GPUs or CPUs for Deep Learning?

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The repurposing and expansion of GPUs for neural network calculations has revolutionized the possibilities of deep neural network architectures and made large, general-purpose models like Inception and RestNet computationally feasible. Why is this? What makes GPUs so much better suited than CPUs for these calculations?

When explaining this in person, I find it most helpful to consider the similarities to 3D rendering. As some may already know, any 3D model is composed of tessellations (or tiny triangles) that are all rendered using the appropriate material, lightning, position, and its other attributes. In other words, the same exact type of calculation must be performed on each tessellation. Likewise, the same differentiated loss function has to be back-propagated through a neural network — against every neuron. In this similar manner, therefore, a single (grouped) operation has to be performed on a large set of neurons just as it must on the tessellations.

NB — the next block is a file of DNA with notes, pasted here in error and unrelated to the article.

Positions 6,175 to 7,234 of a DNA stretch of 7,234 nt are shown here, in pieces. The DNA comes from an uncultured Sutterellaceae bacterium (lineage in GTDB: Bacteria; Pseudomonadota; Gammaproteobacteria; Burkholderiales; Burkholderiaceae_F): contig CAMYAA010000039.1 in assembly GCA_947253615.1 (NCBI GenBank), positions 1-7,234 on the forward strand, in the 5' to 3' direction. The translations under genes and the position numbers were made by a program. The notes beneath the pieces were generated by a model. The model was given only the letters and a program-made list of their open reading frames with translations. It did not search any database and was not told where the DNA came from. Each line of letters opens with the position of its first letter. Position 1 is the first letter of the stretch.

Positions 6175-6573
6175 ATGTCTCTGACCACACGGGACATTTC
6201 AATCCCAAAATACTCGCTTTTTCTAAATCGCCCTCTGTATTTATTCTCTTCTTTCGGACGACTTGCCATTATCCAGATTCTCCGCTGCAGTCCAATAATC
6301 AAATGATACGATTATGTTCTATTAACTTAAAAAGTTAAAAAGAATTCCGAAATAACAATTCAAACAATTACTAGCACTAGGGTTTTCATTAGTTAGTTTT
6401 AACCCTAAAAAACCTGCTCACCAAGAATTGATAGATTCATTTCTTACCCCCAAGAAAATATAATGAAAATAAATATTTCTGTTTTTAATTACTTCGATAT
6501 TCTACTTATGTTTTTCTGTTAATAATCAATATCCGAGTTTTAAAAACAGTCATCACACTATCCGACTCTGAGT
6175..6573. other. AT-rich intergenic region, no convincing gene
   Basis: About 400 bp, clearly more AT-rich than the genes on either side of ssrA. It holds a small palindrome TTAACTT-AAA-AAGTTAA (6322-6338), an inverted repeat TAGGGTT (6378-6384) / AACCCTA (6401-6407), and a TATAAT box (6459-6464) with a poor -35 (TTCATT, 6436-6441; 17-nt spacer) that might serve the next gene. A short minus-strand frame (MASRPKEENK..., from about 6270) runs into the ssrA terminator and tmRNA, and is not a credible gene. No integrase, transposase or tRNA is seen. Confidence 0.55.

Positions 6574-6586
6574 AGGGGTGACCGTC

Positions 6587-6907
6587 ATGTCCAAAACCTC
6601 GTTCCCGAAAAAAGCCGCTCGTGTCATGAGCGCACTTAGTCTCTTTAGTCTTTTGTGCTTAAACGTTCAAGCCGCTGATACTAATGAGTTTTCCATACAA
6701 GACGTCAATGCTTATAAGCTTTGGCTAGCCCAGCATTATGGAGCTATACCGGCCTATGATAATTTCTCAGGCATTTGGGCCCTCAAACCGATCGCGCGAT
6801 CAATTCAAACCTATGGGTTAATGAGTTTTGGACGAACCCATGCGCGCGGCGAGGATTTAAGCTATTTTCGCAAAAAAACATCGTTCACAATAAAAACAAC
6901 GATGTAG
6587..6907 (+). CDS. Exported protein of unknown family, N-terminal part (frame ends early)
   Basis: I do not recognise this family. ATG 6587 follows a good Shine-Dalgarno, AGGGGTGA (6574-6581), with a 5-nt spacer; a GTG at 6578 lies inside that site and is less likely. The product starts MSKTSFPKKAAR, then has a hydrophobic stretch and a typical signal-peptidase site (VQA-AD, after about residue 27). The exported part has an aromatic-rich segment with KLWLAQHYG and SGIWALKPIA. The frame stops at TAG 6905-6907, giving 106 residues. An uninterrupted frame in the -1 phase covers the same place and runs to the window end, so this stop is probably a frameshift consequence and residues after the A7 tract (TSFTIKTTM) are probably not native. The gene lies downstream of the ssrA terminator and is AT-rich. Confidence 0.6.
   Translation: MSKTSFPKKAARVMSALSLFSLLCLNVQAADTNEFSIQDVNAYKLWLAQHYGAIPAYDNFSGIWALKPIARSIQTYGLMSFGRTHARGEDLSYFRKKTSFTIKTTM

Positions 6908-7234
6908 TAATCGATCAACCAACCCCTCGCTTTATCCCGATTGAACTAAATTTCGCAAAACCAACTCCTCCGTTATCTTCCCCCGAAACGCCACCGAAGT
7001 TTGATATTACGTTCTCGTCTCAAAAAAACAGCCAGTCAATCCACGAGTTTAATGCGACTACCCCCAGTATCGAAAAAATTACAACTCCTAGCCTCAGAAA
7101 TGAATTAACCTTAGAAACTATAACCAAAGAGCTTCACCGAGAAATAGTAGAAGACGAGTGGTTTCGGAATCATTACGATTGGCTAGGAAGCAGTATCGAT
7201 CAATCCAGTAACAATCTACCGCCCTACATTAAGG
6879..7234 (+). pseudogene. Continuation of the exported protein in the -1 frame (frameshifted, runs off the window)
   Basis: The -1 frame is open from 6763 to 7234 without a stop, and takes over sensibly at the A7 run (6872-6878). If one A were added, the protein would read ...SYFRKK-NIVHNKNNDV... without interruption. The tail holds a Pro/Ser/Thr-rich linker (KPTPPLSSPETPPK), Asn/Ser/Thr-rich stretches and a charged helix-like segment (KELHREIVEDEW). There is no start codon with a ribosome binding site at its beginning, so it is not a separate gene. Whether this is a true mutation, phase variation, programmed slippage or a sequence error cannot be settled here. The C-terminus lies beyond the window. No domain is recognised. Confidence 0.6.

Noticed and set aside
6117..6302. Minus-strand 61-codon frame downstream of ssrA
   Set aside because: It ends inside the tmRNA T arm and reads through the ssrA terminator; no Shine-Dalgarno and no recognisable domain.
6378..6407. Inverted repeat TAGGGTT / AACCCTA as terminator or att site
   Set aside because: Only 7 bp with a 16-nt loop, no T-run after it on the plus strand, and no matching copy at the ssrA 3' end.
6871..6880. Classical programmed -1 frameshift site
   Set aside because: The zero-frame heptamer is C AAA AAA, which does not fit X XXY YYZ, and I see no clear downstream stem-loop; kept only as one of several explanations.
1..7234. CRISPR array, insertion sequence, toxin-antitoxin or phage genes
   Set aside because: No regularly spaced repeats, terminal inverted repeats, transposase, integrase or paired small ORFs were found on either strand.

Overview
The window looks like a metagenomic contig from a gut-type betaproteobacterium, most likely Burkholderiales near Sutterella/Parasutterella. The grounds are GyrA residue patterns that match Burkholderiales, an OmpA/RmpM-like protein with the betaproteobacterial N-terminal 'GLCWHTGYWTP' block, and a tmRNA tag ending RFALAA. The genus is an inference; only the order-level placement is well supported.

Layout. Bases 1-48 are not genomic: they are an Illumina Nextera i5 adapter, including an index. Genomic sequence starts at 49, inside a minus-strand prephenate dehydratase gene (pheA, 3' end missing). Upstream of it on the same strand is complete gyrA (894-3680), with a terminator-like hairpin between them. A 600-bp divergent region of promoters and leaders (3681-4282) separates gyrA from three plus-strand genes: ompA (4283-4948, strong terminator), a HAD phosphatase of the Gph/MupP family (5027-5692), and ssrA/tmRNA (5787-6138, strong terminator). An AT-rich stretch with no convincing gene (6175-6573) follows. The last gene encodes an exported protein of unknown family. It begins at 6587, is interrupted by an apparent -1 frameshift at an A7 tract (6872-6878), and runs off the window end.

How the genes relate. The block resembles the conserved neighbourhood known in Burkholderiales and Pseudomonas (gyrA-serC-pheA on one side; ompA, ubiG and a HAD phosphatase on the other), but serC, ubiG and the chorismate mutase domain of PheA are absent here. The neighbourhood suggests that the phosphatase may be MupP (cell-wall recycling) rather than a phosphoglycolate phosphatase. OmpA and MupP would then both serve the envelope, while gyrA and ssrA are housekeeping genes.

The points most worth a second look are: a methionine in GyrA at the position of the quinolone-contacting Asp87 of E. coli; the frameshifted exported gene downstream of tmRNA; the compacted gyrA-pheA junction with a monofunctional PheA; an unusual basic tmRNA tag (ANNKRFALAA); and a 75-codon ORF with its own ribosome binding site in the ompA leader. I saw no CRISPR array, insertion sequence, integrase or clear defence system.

Although this may seem to make sense thus far, what attributes of a GPU make it better at doing the same operation across many data points? The answer lies in the hardware tradeoffs that a GPU can make but that a CPU cannot. While modern CPUs have much hardware devoted towards the classic stage of fetching and decoding operations, GPUs have a fraction of that hardware that focus on understanding the actually computation being performed. Since the GPU’s primary difference is performing the same operation on different data points, many more cores and more specifically ALUs (arithmetic logical units) can be packed into the same chip. This is why GPUs often have orders of magnitude more cores than CPUs. On one hand, CPUs can optimized general operation performance by using tricks such as out-of-order execution or speculative execution, GPUs need not have this hardware at all.

To put it another way — GPUs and CPUs have distinct purposes. Performing a graphics task on a CPU or doing general purpose calculations on a GPU will result in extremely poor performance. The trick is knowing when to use which one.

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R. Christian Di Lorenzo

I'm a Data Science grad student and software engineer for Web and iOS. I craft unique and innovative software experiences to improve fellow humans' lives as I live for Christ.
  • North Carolina, U.S.